© 2024 WFAE
90.7 Charlotte 93.7 Southern Pines 90.3 Hickory 106.1 Laurinburg
Play Live Radio
Next Up:
0:00
0:00
0:00 0:00
Available On Air Stations
The articles from Inside Politics With Steve Harrison appear first in his weekly newsletter, which takes a deeper look at local politics, including the latest news on the Charlotte City Council, what's happening with Mecklenburg County's Board of Commissioners, the North Carolina General Assembly and much more.

Do the NC Democratic Party’s candidates represent the party's diversity?

Political ad for Ben Clark
BenClarkNC.com
Ben Clark took a veiled swipe at Rachel Hunt — and touched on an important issue about representation in North Carolina politics.

This story originally appeared in the Inside Politics newsletter, out Fridays. Sign up here to get it first to your inbox.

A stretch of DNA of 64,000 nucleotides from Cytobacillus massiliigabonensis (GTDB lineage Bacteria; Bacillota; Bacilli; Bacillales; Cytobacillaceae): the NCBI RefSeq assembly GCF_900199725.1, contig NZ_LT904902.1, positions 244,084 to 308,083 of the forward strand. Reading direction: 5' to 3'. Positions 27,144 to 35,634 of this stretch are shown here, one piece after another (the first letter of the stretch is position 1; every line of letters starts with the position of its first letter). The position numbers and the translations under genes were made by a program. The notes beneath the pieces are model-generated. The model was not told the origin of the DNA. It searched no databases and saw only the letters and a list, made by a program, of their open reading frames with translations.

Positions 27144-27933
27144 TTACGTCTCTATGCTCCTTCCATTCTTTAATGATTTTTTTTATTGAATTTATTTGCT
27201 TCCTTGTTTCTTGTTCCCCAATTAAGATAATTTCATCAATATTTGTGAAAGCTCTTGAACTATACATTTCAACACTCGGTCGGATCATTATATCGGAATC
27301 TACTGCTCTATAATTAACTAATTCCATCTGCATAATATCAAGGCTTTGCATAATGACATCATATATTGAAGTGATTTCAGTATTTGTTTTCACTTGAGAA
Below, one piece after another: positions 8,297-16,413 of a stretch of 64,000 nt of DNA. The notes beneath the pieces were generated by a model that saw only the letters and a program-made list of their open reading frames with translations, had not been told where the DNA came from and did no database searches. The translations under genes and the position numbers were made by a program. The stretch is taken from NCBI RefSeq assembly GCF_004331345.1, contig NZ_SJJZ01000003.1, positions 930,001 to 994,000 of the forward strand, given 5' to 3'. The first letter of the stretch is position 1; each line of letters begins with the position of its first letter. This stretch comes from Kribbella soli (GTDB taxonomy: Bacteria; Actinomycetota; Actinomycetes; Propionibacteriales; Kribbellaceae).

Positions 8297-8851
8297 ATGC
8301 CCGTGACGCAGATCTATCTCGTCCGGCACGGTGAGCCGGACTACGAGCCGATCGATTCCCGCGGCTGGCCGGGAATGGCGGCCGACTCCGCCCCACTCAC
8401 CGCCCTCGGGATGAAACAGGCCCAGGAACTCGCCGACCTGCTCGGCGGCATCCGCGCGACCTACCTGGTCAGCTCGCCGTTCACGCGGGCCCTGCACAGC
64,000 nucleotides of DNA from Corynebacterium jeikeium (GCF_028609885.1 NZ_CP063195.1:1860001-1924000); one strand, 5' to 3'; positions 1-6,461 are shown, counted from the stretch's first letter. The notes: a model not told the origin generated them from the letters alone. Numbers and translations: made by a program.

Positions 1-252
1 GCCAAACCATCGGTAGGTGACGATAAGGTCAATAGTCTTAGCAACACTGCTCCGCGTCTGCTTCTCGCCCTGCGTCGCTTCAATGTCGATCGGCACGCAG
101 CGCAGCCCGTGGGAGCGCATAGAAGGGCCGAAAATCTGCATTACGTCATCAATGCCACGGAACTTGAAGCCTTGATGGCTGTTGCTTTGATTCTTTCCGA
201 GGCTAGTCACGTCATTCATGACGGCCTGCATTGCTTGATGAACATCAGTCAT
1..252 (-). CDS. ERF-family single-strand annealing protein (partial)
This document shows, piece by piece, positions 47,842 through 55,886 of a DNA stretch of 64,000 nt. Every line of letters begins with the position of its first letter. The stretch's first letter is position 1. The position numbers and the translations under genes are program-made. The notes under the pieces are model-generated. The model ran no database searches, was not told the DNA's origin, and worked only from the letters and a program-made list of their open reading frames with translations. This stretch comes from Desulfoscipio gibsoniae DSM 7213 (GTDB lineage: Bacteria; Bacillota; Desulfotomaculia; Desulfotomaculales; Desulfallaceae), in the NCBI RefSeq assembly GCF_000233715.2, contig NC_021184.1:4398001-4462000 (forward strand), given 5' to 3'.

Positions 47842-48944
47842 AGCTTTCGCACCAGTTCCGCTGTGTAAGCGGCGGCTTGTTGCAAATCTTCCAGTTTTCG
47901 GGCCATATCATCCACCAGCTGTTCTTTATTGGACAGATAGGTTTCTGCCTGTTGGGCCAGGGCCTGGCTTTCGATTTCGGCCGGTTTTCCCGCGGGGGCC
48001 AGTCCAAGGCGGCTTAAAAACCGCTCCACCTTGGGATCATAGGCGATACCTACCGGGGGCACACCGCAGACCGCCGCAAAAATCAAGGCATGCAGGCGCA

In North Carolina, 45% of registered Democrats are Black.

The state Democratic Party can point to Harvey Gantt, Anita Earls and Cheri Beasley among its successes in promoting African Americans for public office.

But as filing has started for next year’s election, have the Democratic Party’s candidates looked like the party itself?

First, a little history before we get to 2024:

Only one Black Democrat has won a race for Council of State, a collection of 10 statewide offices such as governor, attorney general, insurance commissioner and treasurer.

Ralph Campbell did it three times in 1992, 1996 and 2000. As auditor, he was the first African American to hold elected executive office in the state.

Last month, Democratic Gov. Roy Cooper picked Jessica Holmes to replace Beth Wood as auditor. She is the first Black woman to be in the Council of State, though she hasn’t been elected yet.

Perhaps more significant, Black candidates have won only a few Democratic Party primaries for those same contests.

Democrats have had just six Black general election candidates out of 50 Council of State races in the last five elections — 2020, 2016, 2012, 2008, 2004.